I will admit it: I never thought I’d move to China. For whatever reason, China never enticed me the way other countries and cultures have, yet here I am. Suspense building. Excitement bubbling. Impatience ensuing.
I leave for Dalian, China on Sept. 7th!
What’s even crazier is that I’ll be moving abroad for the second time. For those of you who have followed my journey, thank you. It means you care. Or maybe you’re simply interested in the destinations. Either way, I’m genuinely glad you’re reading right now.
Perhaps you knew that I left Fujairah, United Arab Emirates earlier this year. I’ll be honest. I expected more. I hoped I would want to teach in UAE for several years, but things (mainly my job) just didn’t go according to plan. Since then, my life has been full of unexpected twists and turns. My heart aches over the way my job didn’t work out because I really enjoyed the country itself, but I’ve come to terms with the fact that it’s time to move on. As it turns out, UAE would lead to a move to Dalian, China. For that I’m grateful. Deep in my soul, I knew that UAE wouldn’t be the end of my time overseas.
So, why China?
I was offered a job! I couldn’t be more delighted to return to higher education. This September I’ll begin teaching. (The 16th of September but who’s keeping track? Okay, me–obviously I’m beyond thrilled). I’ll begin my position as Instructor of English Composition at Liaoning Normal University-Missouri State University in the College of International Business. The shortened version is LNU-MSU COB, for obvious reasons–what a gigantic name! This is a yearly contract with the opportunity of renewal–fingers crossed! The really great thing about this institution is that it’s an extension campus off Missouri State University in West Plains. Many of the administrators are from Missouri. I believe that somewhere around 23 faculty members are foreign. Awesome, right?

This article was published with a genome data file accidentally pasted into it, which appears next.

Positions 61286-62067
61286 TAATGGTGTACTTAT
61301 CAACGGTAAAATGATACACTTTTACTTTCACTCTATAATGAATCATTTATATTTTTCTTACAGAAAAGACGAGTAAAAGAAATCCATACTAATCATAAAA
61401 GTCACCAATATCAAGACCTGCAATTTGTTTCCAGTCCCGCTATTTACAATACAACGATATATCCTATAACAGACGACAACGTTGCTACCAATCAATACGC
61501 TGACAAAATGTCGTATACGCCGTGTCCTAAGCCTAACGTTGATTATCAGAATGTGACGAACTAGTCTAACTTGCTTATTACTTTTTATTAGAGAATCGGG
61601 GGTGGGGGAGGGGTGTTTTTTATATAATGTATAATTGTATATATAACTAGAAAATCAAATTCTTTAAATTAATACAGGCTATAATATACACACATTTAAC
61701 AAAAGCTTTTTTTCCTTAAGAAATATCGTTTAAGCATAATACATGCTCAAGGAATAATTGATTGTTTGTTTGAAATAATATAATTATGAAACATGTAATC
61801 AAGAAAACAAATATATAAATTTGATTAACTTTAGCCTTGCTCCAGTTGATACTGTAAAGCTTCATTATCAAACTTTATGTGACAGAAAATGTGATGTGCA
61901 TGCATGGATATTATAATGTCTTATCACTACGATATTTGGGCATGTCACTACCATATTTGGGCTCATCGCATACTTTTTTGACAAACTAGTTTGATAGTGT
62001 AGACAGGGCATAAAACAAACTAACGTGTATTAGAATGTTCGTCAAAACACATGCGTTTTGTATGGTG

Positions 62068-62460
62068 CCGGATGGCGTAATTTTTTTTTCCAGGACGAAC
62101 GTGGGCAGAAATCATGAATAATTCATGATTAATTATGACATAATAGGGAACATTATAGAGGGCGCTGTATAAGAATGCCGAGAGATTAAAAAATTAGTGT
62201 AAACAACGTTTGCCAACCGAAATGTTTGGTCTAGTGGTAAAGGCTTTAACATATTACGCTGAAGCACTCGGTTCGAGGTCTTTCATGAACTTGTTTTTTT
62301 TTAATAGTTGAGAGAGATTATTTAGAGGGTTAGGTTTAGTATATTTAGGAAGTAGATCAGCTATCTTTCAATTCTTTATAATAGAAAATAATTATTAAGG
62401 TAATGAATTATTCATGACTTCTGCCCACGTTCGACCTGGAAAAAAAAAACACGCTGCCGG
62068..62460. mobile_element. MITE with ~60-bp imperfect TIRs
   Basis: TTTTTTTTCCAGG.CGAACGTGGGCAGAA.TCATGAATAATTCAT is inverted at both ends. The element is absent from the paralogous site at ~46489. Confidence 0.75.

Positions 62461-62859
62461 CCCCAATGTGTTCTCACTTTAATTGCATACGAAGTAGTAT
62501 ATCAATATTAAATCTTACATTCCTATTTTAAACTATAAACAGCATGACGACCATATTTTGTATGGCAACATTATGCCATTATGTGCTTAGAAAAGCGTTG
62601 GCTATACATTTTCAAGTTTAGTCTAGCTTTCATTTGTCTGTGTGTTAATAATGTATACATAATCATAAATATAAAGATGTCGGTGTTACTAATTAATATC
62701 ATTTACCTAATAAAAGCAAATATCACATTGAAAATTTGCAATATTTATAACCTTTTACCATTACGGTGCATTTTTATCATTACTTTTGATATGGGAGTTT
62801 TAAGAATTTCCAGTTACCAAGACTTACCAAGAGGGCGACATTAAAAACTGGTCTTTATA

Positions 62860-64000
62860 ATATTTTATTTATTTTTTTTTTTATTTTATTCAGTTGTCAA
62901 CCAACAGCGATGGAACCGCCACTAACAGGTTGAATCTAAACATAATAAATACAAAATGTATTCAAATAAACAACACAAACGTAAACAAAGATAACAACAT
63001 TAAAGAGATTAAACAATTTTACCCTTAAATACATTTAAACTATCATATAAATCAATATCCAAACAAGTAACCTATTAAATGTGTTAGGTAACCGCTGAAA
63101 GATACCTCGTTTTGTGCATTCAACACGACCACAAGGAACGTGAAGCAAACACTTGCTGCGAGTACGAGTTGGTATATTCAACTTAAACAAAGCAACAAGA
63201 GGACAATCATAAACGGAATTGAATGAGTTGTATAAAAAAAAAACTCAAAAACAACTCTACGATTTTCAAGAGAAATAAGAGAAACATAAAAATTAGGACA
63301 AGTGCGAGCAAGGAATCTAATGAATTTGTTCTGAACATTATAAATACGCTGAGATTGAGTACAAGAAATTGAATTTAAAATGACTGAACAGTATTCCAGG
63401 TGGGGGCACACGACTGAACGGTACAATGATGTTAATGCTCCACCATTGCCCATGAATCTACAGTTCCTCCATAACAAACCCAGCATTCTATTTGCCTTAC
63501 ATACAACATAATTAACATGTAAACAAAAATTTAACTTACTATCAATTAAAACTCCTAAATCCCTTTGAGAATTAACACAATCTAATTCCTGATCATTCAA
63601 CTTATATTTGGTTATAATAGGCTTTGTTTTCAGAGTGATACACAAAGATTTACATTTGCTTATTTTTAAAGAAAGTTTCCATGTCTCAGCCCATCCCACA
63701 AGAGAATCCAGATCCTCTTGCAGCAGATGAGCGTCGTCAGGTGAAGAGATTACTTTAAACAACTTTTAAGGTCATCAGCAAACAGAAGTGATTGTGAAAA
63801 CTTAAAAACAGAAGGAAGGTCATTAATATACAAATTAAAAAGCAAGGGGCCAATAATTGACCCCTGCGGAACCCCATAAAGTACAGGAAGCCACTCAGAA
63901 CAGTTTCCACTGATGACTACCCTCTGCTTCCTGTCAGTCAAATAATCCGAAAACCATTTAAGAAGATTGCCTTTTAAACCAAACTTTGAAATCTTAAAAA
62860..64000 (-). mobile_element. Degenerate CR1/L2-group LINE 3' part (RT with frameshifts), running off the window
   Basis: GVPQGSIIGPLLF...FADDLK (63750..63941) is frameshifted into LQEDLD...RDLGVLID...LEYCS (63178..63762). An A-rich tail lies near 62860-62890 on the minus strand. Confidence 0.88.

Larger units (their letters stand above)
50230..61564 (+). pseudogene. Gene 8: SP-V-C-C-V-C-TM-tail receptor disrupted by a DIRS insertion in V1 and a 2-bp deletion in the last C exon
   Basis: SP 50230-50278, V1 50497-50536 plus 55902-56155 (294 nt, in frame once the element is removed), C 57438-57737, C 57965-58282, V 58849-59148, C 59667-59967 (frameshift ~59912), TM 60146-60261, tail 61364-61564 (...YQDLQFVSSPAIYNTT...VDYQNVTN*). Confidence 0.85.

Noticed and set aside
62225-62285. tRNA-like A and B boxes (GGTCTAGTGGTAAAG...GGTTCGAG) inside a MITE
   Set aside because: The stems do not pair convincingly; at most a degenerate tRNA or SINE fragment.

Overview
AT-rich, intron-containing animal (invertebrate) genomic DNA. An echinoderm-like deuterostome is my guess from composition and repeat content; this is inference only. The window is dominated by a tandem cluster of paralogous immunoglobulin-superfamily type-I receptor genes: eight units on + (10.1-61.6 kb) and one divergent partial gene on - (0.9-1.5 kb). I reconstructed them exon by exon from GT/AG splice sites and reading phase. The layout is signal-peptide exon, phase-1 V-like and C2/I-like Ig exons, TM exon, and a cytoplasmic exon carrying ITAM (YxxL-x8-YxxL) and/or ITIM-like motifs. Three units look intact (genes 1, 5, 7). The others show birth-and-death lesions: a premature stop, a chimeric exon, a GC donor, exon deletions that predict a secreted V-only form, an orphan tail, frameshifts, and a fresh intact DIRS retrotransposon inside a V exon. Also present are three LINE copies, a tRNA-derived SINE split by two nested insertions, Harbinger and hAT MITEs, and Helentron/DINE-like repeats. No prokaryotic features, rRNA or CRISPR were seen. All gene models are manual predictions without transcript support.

At the beginning, I spent a lot of time mulling over whether this move would make sense for me. I don’t want to continue job hopping, but at the same time, I’m reminding myself that settling for a job won’t make me happy. I’ve been playing to my adventurous side for a while now, and I know that life will be very different in Asia, but I’m confident that this is the right choice.
China might be challenging…
Dalian, China will be a challenging city for multiple reasons: the crowds, the censorship, the culture shock, the new job– to name a few.
Dalian is massive, like 5 million people kind of massive. I’ve never lived in a city quite so large, so I find that daunting. I mean, will Chinese people really push and shove to get places? Guess I’ll find out.
China blocks big websites like Facebook, Twitter, Instagram, Netflix, and Google. All banned. Luckily, loopholes exist, so I will be investing in a VPN (an app that secretly bypasses firewalls and grants me access to western websites).
The culture shock
I’ve lived in some pretty different cultures, but China will pose some new obstacles, like the language barrier. Confused? Don’t be. It’s confusing that I lived in UAE but never had issues with people not knowing English. China, oddly enough, won’t have as many English speakers. I was a bit lucky language-wise while living in UAE. Thanks to Tareq, I had an idea of what to expect in the Arab world. Moving to Asia will be my biggest culture shock, not having anything but Google to help assimilate me.